Thursday, 24 May 2018

Backlist books: Not out of Hate by Ma Ma Lay

Backlist books is a column by Lucy Day Hobor that focuses on enduring, important works from or about Asia.

This post is about Not out of Hate, an allegorical tale of a young Burmese woman in an unhappy marriage with a westernised Burmese man. Often compared with George Orwell’s Burmese Days, it communicates an anti-colonial message from the point of view of the local Burmese.

The book can be read as the story of one dutiful young woman’s relationship with her overbearing husband—or as an allegory for her country under British rule.

Published in 1955 in Burmese under the title Mon Ywe Mahu, it won a national literary award and sold many copies. Decades later, in 1991, it became the first Burmese novel to be translated into English and published outside the country.

See below to find out what you need to know to decide whether you should read Not out of Hate, or what you should know about it even if you never do!

Wednesday, 23 May 2018

Youth: Medal of Courage. Do Chinese films ‘translate’?

Youth (芳华) is a Chinese film by popular director Feng Xiaogang with a screenplay written by Geling Yan. The film follows a group of young people in a military art troupe in the People's Liberation Army during the Cultural Revolution, through the Sino-Vietnamese War in 1979, and on into middle age. It was the 6th highest-grossing domestic film of 2017 in China, and has won a number of awards at Asian film festivals. Youth and Feng Xiaogang also won Best Picture and Best Director at the first Marianas International Film Festival. So how has Youth ‘translated’ to the West? And I don’t mean its subtitles (these were adequate, though nowhere as idiomatic as Tony Ryan’s, in Jia Zhangke’s films). What interests me is what the ordinary film-goer, non-China-specialist, will make of it, what they are likely to take from it, and what will go right over their heads.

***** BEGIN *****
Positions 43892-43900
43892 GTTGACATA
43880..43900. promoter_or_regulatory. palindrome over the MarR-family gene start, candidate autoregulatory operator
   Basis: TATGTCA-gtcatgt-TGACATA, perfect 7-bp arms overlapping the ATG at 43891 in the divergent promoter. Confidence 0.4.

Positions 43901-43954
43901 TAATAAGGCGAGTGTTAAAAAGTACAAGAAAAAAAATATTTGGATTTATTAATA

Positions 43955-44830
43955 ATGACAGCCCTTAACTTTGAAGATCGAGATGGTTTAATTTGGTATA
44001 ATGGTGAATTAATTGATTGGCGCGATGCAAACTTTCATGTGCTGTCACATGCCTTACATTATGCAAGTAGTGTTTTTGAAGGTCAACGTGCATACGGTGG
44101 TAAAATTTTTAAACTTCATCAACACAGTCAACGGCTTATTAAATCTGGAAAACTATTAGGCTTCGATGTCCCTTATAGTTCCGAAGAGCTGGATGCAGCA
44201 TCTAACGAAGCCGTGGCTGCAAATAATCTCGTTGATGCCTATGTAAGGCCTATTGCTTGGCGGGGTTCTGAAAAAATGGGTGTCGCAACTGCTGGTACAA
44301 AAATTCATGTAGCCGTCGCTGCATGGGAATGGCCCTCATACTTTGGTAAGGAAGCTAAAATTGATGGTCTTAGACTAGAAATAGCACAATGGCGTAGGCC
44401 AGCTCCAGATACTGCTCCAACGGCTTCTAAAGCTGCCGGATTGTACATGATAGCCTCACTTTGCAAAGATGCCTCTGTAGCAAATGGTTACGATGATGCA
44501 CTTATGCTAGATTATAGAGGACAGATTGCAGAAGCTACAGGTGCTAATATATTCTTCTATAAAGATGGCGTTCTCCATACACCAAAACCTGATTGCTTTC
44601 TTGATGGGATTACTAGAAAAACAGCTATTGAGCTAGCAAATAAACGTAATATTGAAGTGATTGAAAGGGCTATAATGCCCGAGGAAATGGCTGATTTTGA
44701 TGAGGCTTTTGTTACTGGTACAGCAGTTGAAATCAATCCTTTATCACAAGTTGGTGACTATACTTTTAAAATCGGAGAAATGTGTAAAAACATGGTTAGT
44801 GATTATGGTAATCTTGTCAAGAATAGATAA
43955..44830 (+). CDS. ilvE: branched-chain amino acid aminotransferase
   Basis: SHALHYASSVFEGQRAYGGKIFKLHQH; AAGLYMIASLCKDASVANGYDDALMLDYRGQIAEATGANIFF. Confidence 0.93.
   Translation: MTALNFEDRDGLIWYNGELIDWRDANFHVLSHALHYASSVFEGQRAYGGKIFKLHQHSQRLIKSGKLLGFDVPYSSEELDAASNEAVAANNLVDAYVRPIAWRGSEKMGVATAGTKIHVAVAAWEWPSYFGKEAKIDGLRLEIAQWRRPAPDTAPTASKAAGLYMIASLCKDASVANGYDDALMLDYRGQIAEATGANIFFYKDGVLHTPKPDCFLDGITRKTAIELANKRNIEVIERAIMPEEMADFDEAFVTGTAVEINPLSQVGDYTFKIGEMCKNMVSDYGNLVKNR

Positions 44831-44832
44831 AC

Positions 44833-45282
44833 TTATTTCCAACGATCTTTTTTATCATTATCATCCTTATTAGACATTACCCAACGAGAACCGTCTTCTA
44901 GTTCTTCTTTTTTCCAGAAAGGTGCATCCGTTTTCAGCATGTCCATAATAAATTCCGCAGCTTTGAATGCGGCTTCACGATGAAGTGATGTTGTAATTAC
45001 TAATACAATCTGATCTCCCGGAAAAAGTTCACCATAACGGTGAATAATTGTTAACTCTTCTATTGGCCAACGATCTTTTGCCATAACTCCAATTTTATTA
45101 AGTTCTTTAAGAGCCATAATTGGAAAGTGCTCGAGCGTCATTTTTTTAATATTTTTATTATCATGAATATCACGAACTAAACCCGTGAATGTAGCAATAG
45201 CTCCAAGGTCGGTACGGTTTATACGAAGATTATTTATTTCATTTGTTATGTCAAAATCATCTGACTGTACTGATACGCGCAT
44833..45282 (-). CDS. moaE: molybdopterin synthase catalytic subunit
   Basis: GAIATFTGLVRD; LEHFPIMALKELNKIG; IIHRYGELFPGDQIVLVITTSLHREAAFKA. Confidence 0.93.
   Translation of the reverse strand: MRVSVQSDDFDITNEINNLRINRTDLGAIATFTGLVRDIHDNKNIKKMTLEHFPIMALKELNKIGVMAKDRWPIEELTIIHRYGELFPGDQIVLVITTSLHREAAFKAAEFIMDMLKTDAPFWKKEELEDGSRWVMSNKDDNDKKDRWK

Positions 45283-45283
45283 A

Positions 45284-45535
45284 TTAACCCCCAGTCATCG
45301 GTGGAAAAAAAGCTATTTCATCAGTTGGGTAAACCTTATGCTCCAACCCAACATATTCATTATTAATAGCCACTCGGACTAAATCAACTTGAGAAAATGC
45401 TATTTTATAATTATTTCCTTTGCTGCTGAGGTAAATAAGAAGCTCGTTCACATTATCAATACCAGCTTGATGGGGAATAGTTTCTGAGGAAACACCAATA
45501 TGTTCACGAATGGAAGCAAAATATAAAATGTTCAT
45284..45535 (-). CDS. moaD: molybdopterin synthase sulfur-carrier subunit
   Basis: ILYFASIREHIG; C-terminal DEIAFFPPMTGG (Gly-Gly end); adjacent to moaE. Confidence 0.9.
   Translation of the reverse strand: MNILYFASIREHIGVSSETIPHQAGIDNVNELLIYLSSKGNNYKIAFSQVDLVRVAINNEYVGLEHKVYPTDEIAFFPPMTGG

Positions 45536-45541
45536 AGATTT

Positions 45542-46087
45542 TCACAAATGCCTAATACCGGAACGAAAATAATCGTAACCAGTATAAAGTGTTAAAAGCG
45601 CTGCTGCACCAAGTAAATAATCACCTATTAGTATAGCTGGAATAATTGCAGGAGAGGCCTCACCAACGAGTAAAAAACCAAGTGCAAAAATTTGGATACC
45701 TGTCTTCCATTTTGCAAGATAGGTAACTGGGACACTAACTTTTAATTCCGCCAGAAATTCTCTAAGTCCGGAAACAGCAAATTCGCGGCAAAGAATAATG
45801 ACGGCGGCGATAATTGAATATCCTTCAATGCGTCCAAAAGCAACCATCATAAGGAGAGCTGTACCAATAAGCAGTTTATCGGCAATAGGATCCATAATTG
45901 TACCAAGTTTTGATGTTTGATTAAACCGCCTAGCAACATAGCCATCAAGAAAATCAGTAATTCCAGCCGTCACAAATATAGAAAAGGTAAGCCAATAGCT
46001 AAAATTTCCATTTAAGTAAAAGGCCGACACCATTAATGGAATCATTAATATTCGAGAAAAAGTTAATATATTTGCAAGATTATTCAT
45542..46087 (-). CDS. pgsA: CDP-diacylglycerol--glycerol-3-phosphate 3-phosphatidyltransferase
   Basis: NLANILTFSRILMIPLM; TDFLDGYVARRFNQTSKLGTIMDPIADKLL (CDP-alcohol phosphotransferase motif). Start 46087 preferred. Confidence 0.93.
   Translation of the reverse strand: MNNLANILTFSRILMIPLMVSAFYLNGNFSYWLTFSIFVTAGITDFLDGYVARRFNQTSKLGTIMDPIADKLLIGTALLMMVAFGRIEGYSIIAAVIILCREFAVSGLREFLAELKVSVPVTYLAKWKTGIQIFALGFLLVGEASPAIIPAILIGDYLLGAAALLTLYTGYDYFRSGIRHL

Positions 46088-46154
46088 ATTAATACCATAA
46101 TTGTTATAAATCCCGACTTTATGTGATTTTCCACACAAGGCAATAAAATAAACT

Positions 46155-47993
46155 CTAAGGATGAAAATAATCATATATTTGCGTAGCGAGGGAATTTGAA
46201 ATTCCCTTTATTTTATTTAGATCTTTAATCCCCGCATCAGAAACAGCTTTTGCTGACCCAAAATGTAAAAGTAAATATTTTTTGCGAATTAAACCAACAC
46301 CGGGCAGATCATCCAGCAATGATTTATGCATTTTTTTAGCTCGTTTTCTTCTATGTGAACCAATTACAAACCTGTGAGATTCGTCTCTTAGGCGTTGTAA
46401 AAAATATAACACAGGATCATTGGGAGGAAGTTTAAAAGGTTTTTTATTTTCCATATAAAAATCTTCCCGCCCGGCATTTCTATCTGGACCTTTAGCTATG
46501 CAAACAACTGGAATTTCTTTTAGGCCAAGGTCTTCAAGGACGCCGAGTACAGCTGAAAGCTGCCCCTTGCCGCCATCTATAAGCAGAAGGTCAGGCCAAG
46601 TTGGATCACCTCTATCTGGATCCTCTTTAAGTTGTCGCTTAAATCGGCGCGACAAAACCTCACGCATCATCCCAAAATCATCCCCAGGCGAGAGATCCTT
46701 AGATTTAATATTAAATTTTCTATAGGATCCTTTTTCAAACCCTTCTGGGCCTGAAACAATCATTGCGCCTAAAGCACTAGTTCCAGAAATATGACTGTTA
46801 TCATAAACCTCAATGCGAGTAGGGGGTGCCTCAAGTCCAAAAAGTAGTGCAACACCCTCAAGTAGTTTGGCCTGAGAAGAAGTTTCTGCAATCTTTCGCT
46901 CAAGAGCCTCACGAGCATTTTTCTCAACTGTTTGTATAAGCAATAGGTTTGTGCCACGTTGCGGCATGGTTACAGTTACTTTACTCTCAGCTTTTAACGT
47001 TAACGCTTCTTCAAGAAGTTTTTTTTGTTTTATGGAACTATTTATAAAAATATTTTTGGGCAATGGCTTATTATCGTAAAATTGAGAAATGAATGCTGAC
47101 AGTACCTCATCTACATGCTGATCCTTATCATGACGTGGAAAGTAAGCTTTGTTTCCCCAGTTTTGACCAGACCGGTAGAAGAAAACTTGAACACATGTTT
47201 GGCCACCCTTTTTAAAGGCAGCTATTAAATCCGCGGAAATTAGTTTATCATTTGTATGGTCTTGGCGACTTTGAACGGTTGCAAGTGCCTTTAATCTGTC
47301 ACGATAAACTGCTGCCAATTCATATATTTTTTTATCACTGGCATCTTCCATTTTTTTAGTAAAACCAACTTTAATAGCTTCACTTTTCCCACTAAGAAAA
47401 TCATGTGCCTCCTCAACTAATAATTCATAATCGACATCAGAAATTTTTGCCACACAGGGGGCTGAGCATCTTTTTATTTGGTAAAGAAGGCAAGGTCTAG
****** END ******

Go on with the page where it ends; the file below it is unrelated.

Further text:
My gut feeling to start with was that films are much more likely to ‘translate’ well than novels. We all know that Chinese literature is finding it hard to go west, despite the best efforts of writers and their translators. But surely a film, with a relatively simpler story-line, luscious cinematography and gorgeous music and dancing, will have universal appeal?

Friday, 18 May 2018

Quick Notice: Lord of Formosa by Joyce Bergvelt

Koxinga was the Ming-dynasty champion who drove the Dutch colonialists from Formosa (Taiwan). In the West he is relatively little-known. But perhaps he'll soon be as famous in Europe as he is in East Asia, as Joyce Bergvelt has taken his dramatic life story and turned it into a sweeping historical novel.

Lord of Formosa is a tale with everything: wonderful settings; political intrigue; ambition; derring-do; tragedy; pathos; glory.

Student bookshelf: influencing women's behaviour in Tang China

Aurelia Paul is a senior year student at Boston University, studying comparative literature and Chinese. In her fortnightly column Student bookshelf, she shares responses to texts she's reading in her classes.